Sunday, October 27, 2013

Humility: the root of all virtue

May my words be in the Name of the Holy & Undivided Trinity: + Father, Son, & Holy Spirit. Amen.

I'm going to begin by saying something that will probably make your head hurt … I say this because it makes my head ache a little and I'm the one who wrote it! And it is this: most of us read the parable from today's Gospel reading, the Pharisee and the Tax-collector, and think of themselves as being more like the Tax-collector than the Pharisee; but we do so in a way that in fact makes us more like the Pharisee than the Tax-collector.

I'd say it again, but I don't think it would make it any easier. Instead, let me tease it out for you a little. First, we need to be sure we understand what is going on in the parable. And one of the things we need to realise first is how shocking the comparison that Jesus makes would have seemed to those listening to him. Christians now have an almost 2000 year old history of reading the new Testament and thinking of Pharisees as the 'bad guys.' But that's not how Jesus' audience would have seen them. They were learned and pious men. And what the Pharisee in the parable says about himself is the absolute truth – he is a man who is faithful to Jewish law completely and utterly.

The tax-collector, on the other hand, is a man they would have despised … and with good reason. And we must remember what it is what we are talking about when we use the word 'tax-collector' in this context. He was not a civil servant in the employee of the ancient world's equivalent of the Revenue Commissioners. The word we are translating as 'tax-collector', tel-own-ayes, actually means 'tax-farmer' … he was a person who essentially put in a bid to raise a certain amount of taxes for the authorities … and what he raised above that he got to keep for himself … worse, he was a Jew who not only associated with foreigners, he was collaborating with the Romans, the foreign occupying power, to squeeze money out of his fellow Jews. There's a reason why again and again in the Gospels we hear the phrase 'tax-collectors and sinner' … and note which comes first on that short list … to be a tax-collector was worse than any other sin … the closest comparison I can think of from the modern era is the Nazis … they were that hated … and perhaps that deserving of the opprobrium they received.

And that's what would have made the comparison so shocking … because the one who should have been the 'the good guy' is condemned and the one who should have been the 'bad guy' is praised … why? Well, Jesus tells us why: 'for all who exalt themselves will be humbled, but all who humble themselves will be exalted.’ At the heart of the parable is the issue of humility. The pious, lay-abiding Jew is not the bad-guy simply because he is a Pharisee; any more than the traitorous exploiter of his country-men is the good guy for being a Tax-collector. The sin of the Pharisee is a lack of humility, in pride in how virtuous he thinks he is, in judging, despising, and condemning others; and the virtue of the tax-collector is to stand before God and admit and accept that he is a sinner in need of God's mercy. And that is what humility is: understanding that compared to God we are as nothing; that in fact all our gifts and talents come from him & we can take no credit for them; that it is not for us put ourselves in God's place and judge others; that it is especially not for us to make ourselves look better by thinking less of others … humility is the root of all virtue … because to be humble is simply to acknowledge the truth of how things are … and without that truth, no other virtues are possible.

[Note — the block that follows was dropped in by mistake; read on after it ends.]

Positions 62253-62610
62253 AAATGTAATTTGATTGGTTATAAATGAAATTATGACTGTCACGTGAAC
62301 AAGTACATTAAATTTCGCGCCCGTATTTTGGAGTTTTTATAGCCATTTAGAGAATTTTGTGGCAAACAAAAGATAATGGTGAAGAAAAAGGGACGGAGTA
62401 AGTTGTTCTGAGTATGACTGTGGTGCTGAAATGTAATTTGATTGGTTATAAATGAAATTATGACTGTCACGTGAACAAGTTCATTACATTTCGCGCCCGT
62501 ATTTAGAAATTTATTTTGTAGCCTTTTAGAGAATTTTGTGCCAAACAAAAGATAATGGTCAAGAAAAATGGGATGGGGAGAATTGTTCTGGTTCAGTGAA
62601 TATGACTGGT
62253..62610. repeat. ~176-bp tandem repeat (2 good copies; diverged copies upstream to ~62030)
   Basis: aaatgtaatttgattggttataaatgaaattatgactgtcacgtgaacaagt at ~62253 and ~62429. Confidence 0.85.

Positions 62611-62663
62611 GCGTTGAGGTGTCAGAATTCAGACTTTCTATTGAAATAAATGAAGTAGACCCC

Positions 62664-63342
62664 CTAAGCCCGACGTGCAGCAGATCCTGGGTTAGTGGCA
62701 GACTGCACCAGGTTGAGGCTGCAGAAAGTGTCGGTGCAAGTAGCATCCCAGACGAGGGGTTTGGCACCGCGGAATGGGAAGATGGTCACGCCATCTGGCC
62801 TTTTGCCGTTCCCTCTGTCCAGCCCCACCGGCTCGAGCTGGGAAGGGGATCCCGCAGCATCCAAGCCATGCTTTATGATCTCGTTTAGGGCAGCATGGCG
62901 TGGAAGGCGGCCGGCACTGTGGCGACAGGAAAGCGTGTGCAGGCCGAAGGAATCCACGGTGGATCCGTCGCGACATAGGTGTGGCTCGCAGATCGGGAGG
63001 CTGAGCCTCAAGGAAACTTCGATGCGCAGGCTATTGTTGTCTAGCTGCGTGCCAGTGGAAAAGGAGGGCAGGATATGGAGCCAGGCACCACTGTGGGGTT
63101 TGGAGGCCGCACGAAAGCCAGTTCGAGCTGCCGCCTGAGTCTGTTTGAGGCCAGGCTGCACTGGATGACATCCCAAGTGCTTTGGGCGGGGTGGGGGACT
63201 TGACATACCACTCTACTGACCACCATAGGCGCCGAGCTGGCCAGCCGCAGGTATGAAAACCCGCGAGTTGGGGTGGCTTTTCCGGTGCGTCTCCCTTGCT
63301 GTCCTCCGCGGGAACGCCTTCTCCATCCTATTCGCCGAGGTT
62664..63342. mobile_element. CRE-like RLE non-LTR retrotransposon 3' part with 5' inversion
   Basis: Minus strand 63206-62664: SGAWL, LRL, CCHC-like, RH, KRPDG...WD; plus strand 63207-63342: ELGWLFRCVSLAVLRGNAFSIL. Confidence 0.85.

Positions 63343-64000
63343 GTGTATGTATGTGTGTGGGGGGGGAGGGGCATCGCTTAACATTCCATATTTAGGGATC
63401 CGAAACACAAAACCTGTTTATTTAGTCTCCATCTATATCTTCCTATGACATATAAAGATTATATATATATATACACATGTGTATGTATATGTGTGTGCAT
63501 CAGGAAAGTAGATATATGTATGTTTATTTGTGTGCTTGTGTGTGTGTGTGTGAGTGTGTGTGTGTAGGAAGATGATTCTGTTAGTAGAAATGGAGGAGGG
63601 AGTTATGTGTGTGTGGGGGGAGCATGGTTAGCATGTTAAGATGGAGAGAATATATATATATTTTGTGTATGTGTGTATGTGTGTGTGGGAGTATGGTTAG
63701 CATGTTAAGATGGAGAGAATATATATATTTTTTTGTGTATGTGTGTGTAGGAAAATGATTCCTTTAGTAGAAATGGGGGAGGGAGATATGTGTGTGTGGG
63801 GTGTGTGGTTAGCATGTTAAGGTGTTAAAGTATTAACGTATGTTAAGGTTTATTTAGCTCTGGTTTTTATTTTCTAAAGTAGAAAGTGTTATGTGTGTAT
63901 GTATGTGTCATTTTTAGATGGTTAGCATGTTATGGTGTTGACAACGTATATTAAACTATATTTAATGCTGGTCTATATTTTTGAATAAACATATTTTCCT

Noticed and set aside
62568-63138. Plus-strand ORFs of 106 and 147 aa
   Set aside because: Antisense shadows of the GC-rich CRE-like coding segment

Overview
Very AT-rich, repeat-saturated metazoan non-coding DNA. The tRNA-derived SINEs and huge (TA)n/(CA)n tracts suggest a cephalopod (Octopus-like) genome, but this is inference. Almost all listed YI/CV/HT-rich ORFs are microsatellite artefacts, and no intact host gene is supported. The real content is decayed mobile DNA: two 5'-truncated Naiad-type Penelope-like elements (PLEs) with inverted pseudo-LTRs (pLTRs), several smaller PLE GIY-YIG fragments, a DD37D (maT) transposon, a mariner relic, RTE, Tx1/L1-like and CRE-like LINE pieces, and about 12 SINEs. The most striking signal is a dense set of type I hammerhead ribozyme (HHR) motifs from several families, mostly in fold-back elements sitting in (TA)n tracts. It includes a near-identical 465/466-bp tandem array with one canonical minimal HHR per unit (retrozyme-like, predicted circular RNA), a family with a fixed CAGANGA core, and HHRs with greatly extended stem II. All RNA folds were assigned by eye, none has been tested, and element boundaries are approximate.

And so back to my head-hurting opening statement, that most of us read probably read this parable in such a way that even as we condemn the Pharisee, we do so in a way that makes us more like him than the Tax-collector. By which I mean this: how many, when they hear this, automatically react to the Pharisee in the same way that he reacted to the Tax-collector, by swelling with a little pride in their hearts and thinking: God, I thank you that I am not like that Pharisee or other sinners; I am not arrogant, and full of pride; and instead of truly admitting themselves to be sinners, rather list off the good things they do, like the Pharisee ... all the money they give to charity, the work they do for the Church, the kind things they do for others? How many smugly think of others they know who do less or nothing at all and commend themselves to God?

If you do not, then you have my admiration … you have achieved a level of sanctity that is truly heroic … a humility that is to be admired and emulated by all … you have learned how to stand before God and ask him, and truly mean it, to have mercy on you, a humble sinner. It is something that I pray all here will be able to do – even as I ask that you pray it for me. Amen.

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